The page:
Historic Mansfield chapel takes part in food-themed national heritage festival
’Food Glorious Food’ was the theme of a successful open weekend at one of Mansfield’s most historic buildings.
The event, part of a national heritage festival, attracted dozens of visitors to the Old Meeting House Unitarian Chapel on Stockwell Gate, which dates back to 1702.
Local food customs were celebrated, including Mary Mallatratt’s Dole, a 127-year-old tradition whereby hot-cross buns are handed out every Good Friday to children.
The chapel’s inspirational minister, the Rev Maria Pap, who hails from Transylvania, also invited anyone who had received hot-cross buns in the past to come back and have another for old time’s sake.
A total of 60 hot-cross buns were lapped up, as well as 60 portions of gooseberry pie. This marked another tradition, going back to the 1920s when exchanges of food, including a huge gooseberry pie, were made between the chapel and one in Mansfield, Massachusetts, USA.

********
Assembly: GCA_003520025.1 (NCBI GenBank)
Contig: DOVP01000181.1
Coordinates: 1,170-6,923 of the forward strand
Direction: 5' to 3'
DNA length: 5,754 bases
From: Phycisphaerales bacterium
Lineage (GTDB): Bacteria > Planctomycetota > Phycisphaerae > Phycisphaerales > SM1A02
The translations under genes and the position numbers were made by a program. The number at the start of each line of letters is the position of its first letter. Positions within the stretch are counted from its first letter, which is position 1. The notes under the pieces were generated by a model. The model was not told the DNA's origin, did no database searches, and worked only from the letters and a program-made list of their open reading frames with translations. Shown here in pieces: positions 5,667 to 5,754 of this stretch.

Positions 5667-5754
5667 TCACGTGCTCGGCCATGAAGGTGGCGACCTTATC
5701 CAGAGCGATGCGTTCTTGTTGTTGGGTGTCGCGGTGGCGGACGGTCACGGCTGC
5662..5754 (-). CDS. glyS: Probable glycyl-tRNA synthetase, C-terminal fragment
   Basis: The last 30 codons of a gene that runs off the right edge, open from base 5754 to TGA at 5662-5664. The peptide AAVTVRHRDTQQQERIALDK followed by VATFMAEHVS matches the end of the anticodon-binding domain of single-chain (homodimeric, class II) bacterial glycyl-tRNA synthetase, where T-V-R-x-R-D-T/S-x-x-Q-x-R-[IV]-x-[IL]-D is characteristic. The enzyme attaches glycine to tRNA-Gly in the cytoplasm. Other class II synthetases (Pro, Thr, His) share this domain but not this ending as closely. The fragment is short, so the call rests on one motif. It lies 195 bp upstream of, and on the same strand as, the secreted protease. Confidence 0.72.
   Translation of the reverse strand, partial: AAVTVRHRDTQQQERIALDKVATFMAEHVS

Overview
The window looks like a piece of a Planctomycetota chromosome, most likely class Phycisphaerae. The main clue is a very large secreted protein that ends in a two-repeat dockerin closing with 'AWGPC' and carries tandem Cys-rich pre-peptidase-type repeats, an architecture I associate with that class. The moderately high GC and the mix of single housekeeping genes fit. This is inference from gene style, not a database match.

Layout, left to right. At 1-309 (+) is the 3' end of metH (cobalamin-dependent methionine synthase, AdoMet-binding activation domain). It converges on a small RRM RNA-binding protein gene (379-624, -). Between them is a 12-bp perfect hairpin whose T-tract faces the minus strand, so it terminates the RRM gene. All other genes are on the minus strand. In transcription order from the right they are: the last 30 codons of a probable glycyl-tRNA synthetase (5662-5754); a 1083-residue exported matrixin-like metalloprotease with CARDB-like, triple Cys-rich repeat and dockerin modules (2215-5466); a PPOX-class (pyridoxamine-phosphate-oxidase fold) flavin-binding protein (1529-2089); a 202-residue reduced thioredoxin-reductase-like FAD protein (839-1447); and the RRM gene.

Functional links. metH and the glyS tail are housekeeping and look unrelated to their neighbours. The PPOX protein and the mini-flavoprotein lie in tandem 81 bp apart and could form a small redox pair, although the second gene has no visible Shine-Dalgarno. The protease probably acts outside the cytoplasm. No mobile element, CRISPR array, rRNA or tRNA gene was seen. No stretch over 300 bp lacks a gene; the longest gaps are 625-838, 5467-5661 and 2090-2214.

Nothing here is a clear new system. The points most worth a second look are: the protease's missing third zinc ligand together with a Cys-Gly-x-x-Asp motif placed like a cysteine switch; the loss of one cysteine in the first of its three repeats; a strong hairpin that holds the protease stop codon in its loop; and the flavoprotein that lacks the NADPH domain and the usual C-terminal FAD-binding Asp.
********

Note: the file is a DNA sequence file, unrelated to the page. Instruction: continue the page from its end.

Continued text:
This custom was the subject of a talk, given by one of the Old Meeting House’s former ministers, the Rev Derek Smith, who is 92 years old. And the Massachusetts chapel also played its part by sending pre-recorded readings and a choir piece for a Harvest Festival service. Fittingly, all Harvest produce, donated by chapel members, was given to a food bank in Mansfield, run by the Trussell Trust.
“The whole weekend was brilliant,” said Viv Brown, one of the organisers. “The weather was lovely, and everything worked well.
"Maria was very pleased. She put a lot of work into it, as did the whole team at the chapel.”
The chapel has consistently taken part in the annual National Heritage Open Days event, which is England’s largest festival of history and culture, celebrated by thousands of organisations and volunteers.
The Ole Meeting House weekend was opened by the Mansfield mayor Andy Abrahams, and also featured a fun day, with activities such as badminton and table tennis, for youngsters, an exhibition of kitchen utensils and a quiz, staged by chapel members Peter and Kath Faulkner, and music by Tony Wade.
Peter and Kath also gave a talk about Penford’s Mill, a former corn mill in Mansfield that supplied wood for alterations to the chapel made in the 1880s.
Meanwhile, Mansfield Rotary Club hosted an exhibition and signed up litter-pickers for its Just Bin It initiative.